Utility of a modified components separation for abdominal wall reconstruction in the liver and kidney transplant population

Cara K. Black, Elizabeth G. Zolper, Elliot T. Walters, Jessica Wang, Jesus Martinez, Andrew Tran, Iram Naz, Vikas Kotha, Paul J. Kim, Sarah R. Sher, Karen K. Evans

Research output: Contribution to journalArticle

Abstract

Background Incisional hernia is a common complication following visceral organ transplantation. Transplant patients are at increased risk of primary and recurrent hernias due to chronic immune suppression and large incisions. We conducted a retrospective review of patients with a history of liver or kidney transplantation who underwent hernia repair to analyze outcomes and hernia recurrence. Methods This is a single center, retrospective review of 19 patients who received kidney and/or liver transplantation prior to presenting with an incisional hernia from 2011 to 2017. All hernias were repaired with open component separation technique (CST) with biologic mesh underlay. Results The mean age of patients was 61.0±8.3 years old, with a mean body mass index of 28.4±4.8 kg/m2, 15 males (78.9%), and four females (21.1%). There were seven kidney, 11 liver, and one combined liver and kidney transplant patients. The most common comorbidities were hypertension (16 patients, 84.2%), diabetes (9 patients, 47.4%), and tobacco use (8 patients, 42.1%). Complications occurred in six patients (31.6%) including hematoma (1/19), abscess (1/19), seroma (2/19), and hernia recurrence (3/19) at mean follow-up of 28.7±22.8 months. With the exception of two patients with incomplete follow-up, all patients healed at a median time of 27 days. Conclusions This small, retrospective series of complex open CST in transplant patients shows acceptable rates of long-term hernia recurrence and healing. By using a multidisciplinary approach for abdominal wall reconstruction, we believe that modified open CST with biologic mesh is a safe and effective technique in the transplant population with complex abdominal hernias.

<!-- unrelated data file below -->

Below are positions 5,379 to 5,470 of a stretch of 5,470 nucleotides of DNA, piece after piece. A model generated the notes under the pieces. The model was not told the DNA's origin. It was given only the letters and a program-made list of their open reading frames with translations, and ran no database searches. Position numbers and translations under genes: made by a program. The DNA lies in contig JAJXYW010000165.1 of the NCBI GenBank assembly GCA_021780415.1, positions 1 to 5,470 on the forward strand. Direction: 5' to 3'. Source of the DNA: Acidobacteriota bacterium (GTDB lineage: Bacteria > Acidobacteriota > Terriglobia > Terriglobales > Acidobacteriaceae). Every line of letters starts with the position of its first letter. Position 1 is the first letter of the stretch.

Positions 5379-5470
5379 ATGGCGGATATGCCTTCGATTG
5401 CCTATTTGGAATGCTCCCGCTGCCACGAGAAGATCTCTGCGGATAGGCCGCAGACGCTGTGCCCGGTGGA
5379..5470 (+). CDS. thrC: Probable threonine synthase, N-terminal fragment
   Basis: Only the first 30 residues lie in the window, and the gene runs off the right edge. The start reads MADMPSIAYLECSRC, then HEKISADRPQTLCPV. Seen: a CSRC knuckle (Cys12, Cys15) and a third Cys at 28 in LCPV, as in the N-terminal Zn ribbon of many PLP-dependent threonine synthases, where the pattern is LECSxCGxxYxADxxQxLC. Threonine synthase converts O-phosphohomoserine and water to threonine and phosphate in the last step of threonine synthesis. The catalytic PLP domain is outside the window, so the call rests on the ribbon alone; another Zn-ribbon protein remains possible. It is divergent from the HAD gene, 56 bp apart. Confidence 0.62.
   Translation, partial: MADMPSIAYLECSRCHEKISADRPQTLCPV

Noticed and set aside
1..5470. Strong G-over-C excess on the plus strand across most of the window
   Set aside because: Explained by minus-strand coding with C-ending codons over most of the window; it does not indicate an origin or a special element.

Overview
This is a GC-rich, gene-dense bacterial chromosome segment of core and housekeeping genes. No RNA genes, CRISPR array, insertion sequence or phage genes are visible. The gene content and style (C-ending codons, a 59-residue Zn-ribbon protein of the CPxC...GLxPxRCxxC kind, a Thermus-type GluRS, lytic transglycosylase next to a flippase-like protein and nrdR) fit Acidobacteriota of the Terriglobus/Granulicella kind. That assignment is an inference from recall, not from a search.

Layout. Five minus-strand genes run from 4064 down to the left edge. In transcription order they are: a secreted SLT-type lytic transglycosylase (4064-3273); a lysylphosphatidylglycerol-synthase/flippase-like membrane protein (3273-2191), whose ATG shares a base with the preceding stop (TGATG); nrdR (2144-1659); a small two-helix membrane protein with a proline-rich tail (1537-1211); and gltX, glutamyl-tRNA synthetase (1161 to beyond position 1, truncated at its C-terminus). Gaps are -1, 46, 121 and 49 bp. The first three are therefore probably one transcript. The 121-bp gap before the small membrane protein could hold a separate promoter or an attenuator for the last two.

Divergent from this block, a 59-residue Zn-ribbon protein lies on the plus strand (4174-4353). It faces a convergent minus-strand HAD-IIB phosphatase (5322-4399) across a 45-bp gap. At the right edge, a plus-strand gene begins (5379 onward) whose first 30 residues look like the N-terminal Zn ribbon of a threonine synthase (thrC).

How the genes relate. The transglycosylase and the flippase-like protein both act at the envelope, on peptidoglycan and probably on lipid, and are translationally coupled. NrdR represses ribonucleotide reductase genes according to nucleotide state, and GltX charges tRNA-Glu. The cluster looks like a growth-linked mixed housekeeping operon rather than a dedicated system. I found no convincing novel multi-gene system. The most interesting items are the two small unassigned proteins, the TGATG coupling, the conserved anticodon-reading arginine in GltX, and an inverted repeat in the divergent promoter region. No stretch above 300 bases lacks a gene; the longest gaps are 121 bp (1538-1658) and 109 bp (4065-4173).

Original languageEnglish (US)
Pages (from-to)462-469
Number of pages8
JournalArchives of Plastic Surgery
Volume46
Issue number5
DOIs
StatePublished - Jan 1 2019
Externally publishedYes

Fingerprint

Abdominal Wall
Transplants
Kidney
Liver
Population
Hernia
Recurrence
Liver Transplantation
Kidney Transplantation
Abdominal Hernia
Seroma
Herniorrhaphy
Tobacco Use
Organ Transplantation
Hematoma
Abscess
Comorbidity
Body Mass Index
Hypertension

Keywords

  • Abdominal wall
  • Immunosuppression
  • Incisional hernia
  • Surgical mesh
  • Transplants

ASJC Scopus subject areas

  • Surgery

Cite this

Utility of a modified components separation for abdominal wall reconstruction in the liver and kidney transplant population. / Black, Cara K.; Zolper, Elizabeth G.; Walters, Elliot T.; Wang, Jessica; Martinez, Jesus; Tran, Andrew; Naz, Iram; Kotha, Vikas; Kim, Paul J.; Sher, Sarah R.; Evans, Karen K.

In: Archives of Plastic Surgery, Vol. 46, No. 5, 01.01.2019, p. 462-469.

Research output: Contribution to journalArticle